Omniscient guru and popular teacher to his students, empathic professional to his patients, the nameless Good Psychologist is detached, lonely and sad in his personal life. Reading like a series of entertaining lectures, I learned a lot about psychology from this simple tale – and enjoyed the irony of a man who isn’t able to practise what he preaches. Read it for the wit, the clarity of the prose and the likeable characters.
That’s why if the client tells me, you’re a fool, an uncaring son of a bitch who doesn’t understand shit, I must not feel insulted, rise in defence of my honor, curse him back or abandon him in favor of a more pleasant person. All the above are legitimate responses towards friends, lovers, relatives or strangers, but not towards the client. My greatest obligation in the therapeutic encounter is to explore how these sentiments have emerged, how they can help me understand the client better, and how I can leverage them as part of the process of helping the client heal.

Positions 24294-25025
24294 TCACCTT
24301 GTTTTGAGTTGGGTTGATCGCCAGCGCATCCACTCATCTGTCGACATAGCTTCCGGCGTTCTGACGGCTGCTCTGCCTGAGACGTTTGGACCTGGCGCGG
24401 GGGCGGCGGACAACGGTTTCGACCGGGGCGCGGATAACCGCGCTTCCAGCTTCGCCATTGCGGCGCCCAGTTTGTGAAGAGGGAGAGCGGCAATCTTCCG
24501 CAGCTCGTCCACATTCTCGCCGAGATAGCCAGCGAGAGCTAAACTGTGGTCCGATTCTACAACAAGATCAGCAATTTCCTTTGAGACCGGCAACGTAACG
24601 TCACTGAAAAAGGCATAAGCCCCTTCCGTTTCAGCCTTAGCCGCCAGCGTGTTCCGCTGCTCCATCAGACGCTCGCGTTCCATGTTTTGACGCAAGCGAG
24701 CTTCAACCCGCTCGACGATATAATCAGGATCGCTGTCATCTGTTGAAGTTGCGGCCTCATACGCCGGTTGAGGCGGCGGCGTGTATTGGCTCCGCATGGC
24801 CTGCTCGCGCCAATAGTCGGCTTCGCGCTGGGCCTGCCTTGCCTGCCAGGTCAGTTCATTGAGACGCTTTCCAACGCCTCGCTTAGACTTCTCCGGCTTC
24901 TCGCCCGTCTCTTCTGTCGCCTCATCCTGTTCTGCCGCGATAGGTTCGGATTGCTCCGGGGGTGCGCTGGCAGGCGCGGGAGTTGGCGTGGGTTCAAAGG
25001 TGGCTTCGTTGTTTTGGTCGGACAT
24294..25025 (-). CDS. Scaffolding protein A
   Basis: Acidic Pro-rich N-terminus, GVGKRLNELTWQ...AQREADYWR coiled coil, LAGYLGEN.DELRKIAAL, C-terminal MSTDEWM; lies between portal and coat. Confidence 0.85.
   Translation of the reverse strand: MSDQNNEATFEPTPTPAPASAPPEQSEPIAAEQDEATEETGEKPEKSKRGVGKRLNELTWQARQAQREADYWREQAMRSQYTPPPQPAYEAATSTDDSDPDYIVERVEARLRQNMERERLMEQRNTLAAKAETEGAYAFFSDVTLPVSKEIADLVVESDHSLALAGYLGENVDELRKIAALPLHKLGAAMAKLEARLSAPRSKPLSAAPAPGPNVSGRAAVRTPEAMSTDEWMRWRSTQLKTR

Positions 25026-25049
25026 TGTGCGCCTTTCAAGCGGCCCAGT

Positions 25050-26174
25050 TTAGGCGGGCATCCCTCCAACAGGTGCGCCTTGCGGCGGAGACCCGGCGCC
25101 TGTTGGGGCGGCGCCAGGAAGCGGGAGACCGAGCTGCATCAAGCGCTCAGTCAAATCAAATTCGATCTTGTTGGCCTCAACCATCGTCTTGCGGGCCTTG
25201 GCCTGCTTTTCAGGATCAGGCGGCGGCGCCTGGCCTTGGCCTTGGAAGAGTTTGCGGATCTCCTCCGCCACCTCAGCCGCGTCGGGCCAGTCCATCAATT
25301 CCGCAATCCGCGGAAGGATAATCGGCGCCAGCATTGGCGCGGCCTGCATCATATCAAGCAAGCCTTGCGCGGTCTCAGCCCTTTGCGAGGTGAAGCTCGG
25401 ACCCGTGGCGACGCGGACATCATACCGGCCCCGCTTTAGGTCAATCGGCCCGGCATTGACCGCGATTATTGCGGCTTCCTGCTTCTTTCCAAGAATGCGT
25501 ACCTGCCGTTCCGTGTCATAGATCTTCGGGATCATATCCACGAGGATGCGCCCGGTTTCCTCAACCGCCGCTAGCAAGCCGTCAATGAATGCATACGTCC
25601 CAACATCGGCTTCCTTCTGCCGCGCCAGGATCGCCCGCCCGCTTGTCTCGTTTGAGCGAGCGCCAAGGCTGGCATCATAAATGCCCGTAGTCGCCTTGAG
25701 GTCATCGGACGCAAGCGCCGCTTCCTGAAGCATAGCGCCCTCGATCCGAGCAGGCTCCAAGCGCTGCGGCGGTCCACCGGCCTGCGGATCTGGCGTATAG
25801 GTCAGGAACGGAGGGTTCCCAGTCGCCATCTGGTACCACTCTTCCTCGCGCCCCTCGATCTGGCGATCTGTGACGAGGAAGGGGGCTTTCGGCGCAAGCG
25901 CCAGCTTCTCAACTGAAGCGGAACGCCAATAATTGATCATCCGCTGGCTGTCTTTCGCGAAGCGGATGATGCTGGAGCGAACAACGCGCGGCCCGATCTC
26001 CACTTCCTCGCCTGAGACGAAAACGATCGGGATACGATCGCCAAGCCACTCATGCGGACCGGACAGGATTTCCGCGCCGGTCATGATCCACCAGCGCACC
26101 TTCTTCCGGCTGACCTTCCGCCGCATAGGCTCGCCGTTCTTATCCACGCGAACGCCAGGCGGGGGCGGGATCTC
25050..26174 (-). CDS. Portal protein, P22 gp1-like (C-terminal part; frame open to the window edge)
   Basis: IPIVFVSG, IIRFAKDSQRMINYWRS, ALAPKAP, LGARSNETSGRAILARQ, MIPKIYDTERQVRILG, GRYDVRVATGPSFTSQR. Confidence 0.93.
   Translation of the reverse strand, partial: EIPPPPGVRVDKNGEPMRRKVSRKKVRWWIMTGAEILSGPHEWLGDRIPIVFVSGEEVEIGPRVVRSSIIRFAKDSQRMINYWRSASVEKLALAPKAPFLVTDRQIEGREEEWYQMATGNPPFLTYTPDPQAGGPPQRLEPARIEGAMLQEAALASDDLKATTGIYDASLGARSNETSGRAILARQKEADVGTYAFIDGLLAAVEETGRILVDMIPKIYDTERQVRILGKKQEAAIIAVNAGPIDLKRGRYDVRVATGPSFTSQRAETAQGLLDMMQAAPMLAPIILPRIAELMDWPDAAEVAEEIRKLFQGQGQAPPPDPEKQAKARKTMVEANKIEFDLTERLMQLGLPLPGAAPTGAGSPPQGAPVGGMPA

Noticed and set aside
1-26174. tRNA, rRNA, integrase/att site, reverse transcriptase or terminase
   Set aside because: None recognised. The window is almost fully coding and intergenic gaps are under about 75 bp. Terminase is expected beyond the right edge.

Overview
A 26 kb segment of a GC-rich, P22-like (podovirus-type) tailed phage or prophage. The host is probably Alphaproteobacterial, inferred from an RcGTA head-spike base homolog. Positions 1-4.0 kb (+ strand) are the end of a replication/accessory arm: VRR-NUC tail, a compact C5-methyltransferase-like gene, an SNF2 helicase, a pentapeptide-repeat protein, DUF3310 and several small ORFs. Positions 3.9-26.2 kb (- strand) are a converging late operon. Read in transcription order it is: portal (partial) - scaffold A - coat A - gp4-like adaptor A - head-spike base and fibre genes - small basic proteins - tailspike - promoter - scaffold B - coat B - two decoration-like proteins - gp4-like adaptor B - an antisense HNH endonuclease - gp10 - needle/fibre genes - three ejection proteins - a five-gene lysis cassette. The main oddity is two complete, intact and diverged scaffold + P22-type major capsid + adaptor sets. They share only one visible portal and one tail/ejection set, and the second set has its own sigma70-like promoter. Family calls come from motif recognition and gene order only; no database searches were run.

Personally, if someone says this crap to me I’d smack him, Eric says, client or no client.
An almost imperceptible shudder slithers across the pink-haired girl’s back. She caresses the back of her neck.
Perhaps, the psychologist says, but then your encounter is not therapeutic, and not quite suffused with humility.
Sometimes a nice whack to the head is a very effective therapy, Eric mumbles, in my humble opinion, of course.